The original Suzuki Hatchback was marketed as a commercial
vehicle; the reason was simple, at the time the government
was enforcing a strict quota on imports, however “Commercial” vehicles
were not subject to the quota.
Besides, referring to
is as a commercial vehicle also helped explain the
little Suzuki’s lack of creature comforts and
The Suzuki Hatch was far from being
a beauty to behold, with styling rather like the Honda
Scamp, however it was powered by the diminutive 543cc
three-cylinder engine making it the perfect 2nd car
or city run-about for those that sought good fuel economy.
Using a paltry 4.4 liters per 100 kilometres, the Suzuki
Hatch was a frugal as it was cheap to buy – and
many saw that as a good thing. In fact, it became so
popular that in many markets throughout the world demand
exceeded supply, even in its home market of Japan.
But it was always a car that required compromise; to
ensure compliance with its commercial vehicle status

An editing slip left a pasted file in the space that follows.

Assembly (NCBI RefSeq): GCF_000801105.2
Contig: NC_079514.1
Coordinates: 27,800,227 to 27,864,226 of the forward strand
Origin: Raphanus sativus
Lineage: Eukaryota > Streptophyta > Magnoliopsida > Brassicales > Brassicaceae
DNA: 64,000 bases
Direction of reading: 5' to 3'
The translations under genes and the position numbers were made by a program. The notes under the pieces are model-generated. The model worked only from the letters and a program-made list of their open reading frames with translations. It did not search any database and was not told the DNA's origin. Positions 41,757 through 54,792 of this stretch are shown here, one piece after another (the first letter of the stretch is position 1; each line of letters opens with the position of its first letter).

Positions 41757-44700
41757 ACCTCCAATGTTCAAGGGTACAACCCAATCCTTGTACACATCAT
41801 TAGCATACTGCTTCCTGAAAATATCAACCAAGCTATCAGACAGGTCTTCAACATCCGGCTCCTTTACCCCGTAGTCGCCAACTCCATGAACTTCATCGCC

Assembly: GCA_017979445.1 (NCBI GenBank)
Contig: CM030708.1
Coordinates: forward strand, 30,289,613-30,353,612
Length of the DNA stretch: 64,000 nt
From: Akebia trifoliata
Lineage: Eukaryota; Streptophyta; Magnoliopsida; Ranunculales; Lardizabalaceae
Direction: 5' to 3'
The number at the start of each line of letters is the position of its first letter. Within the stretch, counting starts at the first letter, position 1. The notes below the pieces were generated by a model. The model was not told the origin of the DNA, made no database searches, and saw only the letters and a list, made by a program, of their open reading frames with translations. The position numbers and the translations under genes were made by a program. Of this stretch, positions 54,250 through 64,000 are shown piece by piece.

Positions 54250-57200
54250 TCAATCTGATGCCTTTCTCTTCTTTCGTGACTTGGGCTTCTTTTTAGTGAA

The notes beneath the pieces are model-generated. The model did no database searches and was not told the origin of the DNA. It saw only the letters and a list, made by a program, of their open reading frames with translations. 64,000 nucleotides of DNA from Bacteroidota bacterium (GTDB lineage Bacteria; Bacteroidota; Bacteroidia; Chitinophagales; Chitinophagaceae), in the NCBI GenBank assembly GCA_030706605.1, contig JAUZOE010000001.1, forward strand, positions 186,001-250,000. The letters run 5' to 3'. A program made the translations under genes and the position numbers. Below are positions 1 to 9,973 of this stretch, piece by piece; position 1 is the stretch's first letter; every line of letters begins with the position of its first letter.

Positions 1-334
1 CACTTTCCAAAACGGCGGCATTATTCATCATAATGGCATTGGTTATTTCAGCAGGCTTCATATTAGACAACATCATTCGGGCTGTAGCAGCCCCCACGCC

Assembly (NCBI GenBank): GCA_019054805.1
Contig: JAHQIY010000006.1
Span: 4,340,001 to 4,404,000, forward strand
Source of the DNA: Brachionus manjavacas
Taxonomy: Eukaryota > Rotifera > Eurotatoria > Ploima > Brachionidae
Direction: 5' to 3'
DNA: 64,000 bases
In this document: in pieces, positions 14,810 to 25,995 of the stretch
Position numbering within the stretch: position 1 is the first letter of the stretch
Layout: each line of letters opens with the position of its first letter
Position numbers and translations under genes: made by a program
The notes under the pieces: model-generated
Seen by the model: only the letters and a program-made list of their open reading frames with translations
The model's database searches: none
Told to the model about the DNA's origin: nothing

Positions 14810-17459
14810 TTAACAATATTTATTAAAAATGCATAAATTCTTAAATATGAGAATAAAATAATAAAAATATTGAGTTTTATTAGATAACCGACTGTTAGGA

there were only two seats fitted, and there were no
side in the rear (although they were optional).
single overhead cam engine proved ideal for city traffic,
but did require a degree of aggression to ensure you
got the most out of it, while the rubbery four speed
manual transmission was a less than friendly device.
Working the engine hard, in combination with prudent
use of the gears would ensure the little Suzuki was
not a traffic hazard to other motorists.
From a handling
point of view, it never handled or rode as well as
a car, perhaps due to the use of commercial light truck
cross-ply tires – thankfully radials
were also an option. Like most other front wheel drive
cars, the Hatch suffered typical understeer, and simply
did not have enough power to provoke it any other way.
The front strut and rear leaf spring suspension offered
a decent ride, but the handling was never anything
to write home about. The rear “hatch” or “cargo” door
opened nice and wide, providing a sizeable cargo area
given the length of the car.
As you would have expected
on a commercial vehicle, the floor was covered with
vinyl, as were the seats, but thankfully the addition
of an AM radio allowed you to listed to the latest
top 40, provided the reception was good. The Suzuki
Hatch made a great city runabout or delivery vehicle,
but its main feature was the price. Those seeking a
half decent ride inevitably looked elsewhere.